“I’m so pumped right now,” Meyer said. “We came down here knowing that Bre was going to do her thing and we (the hurdlers) as a unit had to do well.”

Coeur d’Alene sophomore Michael Armon completed a double, following up a title in the 3,200 with a victory in the 1,600 (4:25.64).

Armon left no doubt that he’s the dominating distance runner in the state, regardless of classification. And the state cross country champ who was second as a freshman has two more years to add to what will be quite a legend before he graduates.

Armon wanted a fast pace, but was concerned when he heard the milers needed 2:15 to cover the first 800 meters.

Although he didn’t want to, he knew he’d have to use all of his kick at the end.

“We all wanted about 4:20 or under, but I was pleased more or less,” Armon said. “The second lap was really slow. When we went through after 800 we were about seven seconds too slow. It was a kicker’s race by then.”

With 300 meters remaining, Armon played a little catch-me-if-you can when he surged ahead.

“I held on for as long as I could,” Armon said. “I was fortunate enough that my kick has been coming along this year.”

Borah’s boys made it a sweep for the Boise school as the Lions posted 115 points to easily top Eagle and Capital, which tied for second (82). Lewiston took fourth (63.5).

Lewiston senior Reny Follett got some consolation in the 1,600 relay after he false started in the much-anticipated 400 final. Follett anchored the Bengals’ final relay as it won (3:23.66).

LC’s boys, the defending state champ in the 400 relay, made a gallant effort at defending as they finished second. But the relay was later disqualified after anchor Chris Delport threw the baton after crossing the finish line.

Other medal winners were: Robert Glasson of LC, second in the 400 (50.89); Matt Grogan of Lewiston, second in the 300 hurdles (39.8) and third in the 100 hurdles (11.11); Garrett Arnold of LC, fifth in the 200 (22.91); Delport, fifth in the 100 (11.41); Anna Stone of CdA, fourth in the 1,600 (5:16.85); and Kristin Palmer of CdA, fifth in the 400 (1:01.87).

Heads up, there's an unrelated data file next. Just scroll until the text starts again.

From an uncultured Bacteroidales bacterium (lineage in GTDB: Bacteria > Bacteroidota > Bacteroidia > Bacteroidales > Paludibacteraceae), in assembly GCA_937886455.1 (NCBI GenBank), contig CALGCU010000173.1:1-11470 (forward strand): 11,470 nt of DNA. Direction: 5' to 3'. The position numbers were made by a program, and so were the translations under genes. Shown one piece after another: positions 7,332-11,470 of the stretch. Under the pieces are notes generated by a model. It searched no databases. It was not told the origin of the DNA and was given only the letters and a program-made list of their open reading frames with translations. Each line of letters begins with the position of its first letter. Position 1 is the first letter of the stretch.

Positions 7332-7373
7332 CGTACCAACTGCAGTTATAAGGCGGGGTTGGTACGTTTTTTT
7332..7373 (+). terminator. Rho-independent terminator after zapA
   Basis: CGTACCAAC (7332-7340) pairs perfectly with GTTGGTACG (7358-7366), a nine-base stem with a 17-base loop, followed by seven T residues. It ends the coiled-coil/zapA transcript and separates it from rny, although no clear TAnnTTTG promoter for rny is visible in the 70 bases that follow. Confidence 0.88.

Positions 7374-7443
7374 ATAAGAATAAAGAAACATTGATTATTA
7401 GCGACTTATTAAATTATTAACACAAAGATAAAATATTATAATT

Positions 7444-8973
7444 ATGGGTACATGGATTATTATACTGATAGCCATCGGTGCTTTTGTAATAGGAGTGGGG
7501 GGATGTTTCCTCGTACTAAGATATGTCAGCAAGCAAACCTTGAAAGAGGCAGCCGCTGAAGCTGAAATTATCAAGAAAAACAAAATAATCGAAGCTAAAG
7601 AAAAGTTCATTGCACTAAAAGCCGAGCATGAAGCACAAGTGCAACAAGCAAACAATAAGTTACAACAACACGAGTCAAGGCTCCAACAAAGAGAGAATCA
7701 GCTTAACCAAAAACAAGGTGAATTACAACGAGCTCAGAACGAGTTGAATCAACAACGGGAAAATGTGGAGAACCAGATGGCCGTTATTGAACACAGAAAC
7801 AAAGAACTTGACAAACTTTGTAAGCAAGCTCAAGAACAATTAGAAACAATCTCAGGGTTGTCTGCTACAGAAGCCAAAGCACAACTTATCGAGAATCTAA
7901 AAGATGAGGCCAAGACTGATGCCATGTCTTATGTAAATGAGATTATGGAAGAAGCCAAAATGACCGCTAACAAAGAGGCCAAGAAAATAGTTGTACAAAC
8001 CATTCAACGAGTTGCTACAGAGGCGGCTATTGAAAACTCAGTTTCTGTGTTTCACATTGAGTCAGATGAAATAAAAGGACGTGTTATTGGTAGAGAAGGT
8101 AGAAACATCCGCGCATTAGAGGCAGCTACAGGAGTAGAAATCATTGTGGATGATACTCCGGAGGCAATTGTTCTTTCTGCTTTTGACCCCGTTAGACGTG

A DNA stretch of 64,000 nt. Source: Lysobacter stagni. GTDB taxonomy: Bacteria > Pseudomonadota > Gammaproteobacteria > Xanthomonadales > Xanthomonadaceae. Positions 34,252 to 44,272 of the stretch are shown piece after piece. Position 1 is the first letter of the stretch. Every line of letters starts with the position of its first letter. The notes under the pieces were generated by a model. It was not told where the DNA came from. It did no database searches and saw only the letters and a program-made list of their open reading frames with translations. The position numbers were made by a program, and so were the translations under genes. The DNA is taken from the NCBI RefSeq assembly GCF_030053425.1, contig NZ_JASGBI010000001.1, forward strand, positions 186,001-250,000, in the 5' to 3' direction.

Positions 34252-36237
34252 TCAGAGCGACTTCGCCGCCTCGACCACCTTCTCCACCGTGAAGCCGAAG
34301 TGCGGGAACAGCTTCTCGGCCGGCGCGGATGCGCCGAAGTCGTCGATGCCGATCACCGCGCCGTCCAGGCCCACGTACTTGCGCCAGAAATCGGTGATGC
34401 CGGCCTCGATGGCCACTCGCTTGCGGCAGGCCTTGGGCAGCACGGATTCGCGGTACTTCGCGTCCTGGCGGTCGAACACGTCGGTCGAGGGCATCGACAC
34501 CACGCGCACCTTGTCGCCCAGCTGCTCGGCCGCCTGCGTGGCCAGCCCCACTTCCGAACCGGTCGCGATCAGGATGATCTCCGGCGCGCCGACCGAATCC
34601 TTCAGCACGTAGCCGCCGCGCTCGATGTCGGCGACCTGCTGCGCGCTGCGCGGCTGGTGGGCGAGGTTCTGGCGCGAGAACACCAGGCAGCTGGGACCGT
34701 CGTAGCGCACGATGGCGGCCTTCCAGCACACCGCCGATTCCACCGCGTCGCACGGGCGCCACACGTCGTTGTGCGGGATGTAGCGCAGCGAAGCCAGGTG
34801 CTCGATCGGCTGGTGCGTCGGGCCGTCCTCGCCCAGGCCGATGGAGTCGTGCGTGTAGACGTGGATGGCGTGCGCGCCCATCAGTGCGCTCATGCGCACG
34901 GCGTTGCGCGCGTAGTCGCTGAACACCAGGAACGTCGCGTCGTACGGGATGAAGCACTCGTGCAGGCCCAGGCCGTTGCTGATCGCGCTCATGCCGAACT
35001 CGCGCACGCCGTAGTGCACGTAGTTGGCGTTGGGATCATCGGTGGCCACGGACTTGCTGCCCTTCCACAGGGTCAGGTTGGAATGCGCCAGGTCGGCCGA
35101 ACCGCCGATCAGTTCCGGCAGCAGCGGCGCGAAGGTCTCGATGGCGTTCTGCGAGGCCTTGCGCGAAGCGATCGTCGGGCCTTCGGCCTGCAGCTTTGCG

Emmett’s girls captured the state title (86.25), just ahead of runner-up Moscow (77.5). Post Falls was fifth (41.75), 9.25 points out of a trophy.

For the boys, Bishop Kelly collected the state title (80.5) as Vallivue (63) finished second. Sandpoint (47.5), first after the opening day, slipped to fifth, 11.5 out of a trophy.

Sandpoint senior Blake Mahler didn’t go home empty-handed, though, as he took gold in the 300 hurdles (40.16).

Mahler became the second Bulldog to win a state title. Dustin Hoogland won in the pole vault Thursday.

“I was feeling a little jittery because the kid in Lane 5 went out really hard,” Mahler said. “But then I just told myself ‘Don’t worry about it, just run your regular steps and there’s no way he’s going to be able to hold on.’ And I did.”

It was simple for Mahler to explain what the state title meant to him.

“It means everything because it’s just me,” he said of winning an individual event. “I’m still in shock. It feels amazing.”

Powering Moscow’s girls to second was senior Allix Lee-Painter. She took first in the 800 (2:18.58) and first in the 1,600 (5:15.89).

John Mosman of Moscow won the 110 hurdles (15.21) and finished third in the 300 hurdles (41.3).

Other medal winners were: Steven Potratz of Moscow, third in the 1,600 (4:33.73); Stefani Patten of Moscow, third in the 100 (12.95); Courtney Adams of Sandpoint, fourth in the 200 (26.63); Melissa McFadden of Post Falls, fifth in the 1,600 (5:30.95); Meredith Dolny of Moscow, third in the 300 hurdles (48.0) and fourth in the 100 hurdles (16.11).